It’s December of 2010 and starting pitcher Neil Ramirez is just happy to be healthy. He has just completed his first fully healthy season.
In fact, he is thankful. After being drafted out of high school in 2007 the youngster was eager to put in the work to keep his body trained. He spent that entire off season in Surprise, Arizona. In his mind, he already had his offseason. He was ready to get to work.
Ramirez was working to put his first two minor league seasons far into his rearview mirror. He appeared in 31 games (starting 27 of them) but only amassed a 4-8 record and allowed almost as many walks (82) as hits (83).
Needless to say, command was an issue.
For the 2010 season, Ramirez was back with Hickory. Being with the same team certainly didn't yield the same results. Ramirez started 26 games and went 10-8. More important than his record that year was the fact that he seemed to settle down and find some command. Despite pitching more than twice as many innings as he did in 2009, he actually walked fewer batters (41 in 2009 to 37 in 2010). He also struck out 142 batters in 140 innings.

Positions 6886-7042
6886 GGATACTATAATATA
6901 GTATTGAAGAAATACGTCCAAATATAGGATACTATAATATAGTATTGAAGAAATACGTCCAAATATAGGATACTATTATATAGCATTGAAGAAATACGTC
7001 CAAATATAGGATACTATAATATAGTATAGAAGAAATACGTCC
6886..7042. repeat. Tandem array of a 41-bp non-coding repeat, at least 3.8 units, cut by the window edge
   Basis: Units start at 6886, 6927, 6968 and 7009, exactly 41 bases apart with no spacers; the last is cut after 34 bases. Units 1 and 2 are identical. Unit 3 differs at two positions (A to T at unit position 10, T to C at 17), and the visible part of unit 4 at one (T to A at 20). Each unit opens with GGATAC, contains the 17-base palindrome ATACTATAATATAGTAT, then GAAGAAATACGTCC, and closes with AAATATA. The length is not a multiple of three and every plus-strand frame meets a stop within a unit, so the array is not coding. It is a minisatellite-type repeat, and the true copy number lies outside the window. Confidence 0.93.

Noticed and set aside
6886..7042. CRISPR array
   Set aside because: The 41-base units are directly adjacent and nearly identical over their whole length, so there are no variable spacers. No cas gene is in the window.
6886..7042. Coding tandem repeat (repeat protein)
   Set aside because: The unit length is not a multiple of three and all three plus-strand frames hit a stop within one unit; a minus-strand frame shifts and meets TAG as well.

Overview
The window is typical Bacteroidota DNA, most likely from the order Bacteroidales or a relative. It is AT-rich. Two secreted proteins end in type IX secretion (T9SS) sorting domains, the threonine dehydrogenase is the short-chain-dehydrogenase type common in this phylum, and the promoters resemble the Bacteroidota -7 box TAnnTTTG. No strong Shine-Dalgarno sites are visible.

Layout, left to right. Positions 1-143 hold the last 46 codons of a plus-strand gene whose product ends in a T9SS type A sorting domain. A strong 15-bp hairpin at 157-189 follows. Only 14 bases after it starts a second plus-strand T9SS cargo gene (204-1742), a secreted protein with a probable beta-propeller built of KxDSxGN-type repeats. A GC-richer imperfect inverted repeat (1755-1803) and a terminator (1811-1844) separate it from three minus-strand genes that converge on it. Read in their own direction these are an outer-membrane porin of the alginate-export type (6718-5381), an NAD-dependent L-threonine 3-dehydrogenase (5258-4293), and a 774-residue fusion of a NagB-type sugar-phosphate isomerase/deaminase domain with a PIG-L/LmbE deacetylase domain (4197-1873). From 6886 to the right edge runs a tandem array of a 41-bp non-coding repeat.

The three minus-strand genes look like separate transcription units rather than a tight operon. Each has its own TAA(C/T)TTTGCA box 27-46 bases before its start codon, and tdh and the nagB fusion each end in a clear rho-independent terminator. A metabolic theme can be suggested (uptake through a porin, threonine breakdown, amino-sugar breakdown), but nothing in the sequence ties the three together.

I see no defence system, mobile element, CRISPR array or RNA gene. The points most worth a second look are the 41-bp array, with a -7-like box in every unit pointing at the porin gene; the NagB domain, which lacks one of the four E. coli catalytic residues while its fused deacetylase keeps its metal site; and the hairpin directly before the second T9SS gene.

Things are promising for the youngster. He spends his whole offseason in Arizona, eager to gain any sort of competitive advantage. 2011 saw Ramirez start out with High A Myrtle Beach, but he only appeared in one game. He was then sent to AAA Round Rock and initially skipped AA entirely, although injuries would force him to start 6 games for AA Frisco later in the season. While with the Express, Ramirez started 18 games and went 4-3. His walk rate went back up, issuing 37 free passes in 74 innings. He also continued to strike hitters out, sending 91 back to the dugout disappointed.
When breaking down Ramirez, it is easy to see upside and downside. The youngster’s ceiling is impressive though, has a fastball in the low 90s with an occasional dalliance with the mid 90s. Although it seems to lack significant movement, he is able to
throw it to both sides of the plate with good command. The curve is probably Ramirez's best pitch. It has enormous break, and about 15-17 mph drop off from his fastball. The best thing about his curve, however, is that he can consistently throw it for strikes. That means hitters can't just sit back and wait for a fastball.
There are certainly things to be worked on. His change up lacks command and he throws it infrequently. He needs to work to generate more power from the lower body (the Nolan Ryan staple) but he is only 22, with lots of room to develop. He has shown the tools to do just that, the reason he is near the top of the list.
Realistically, Ramirez is a middle of the rotation starter, but the Rangers know that nothing is more valuable than pitching depth. If he can keep his walk rate down, improve the change up, and stay healthy; he should be a very reliable big leaguer.
ETAA (Estimated Time of Arrival in Arlington): Expect to see Ramirez to put together an impressive 2012 in AAA. If he can keep his health, and earn that invite to spring training, we could see him in Ranger red and blue in 2013.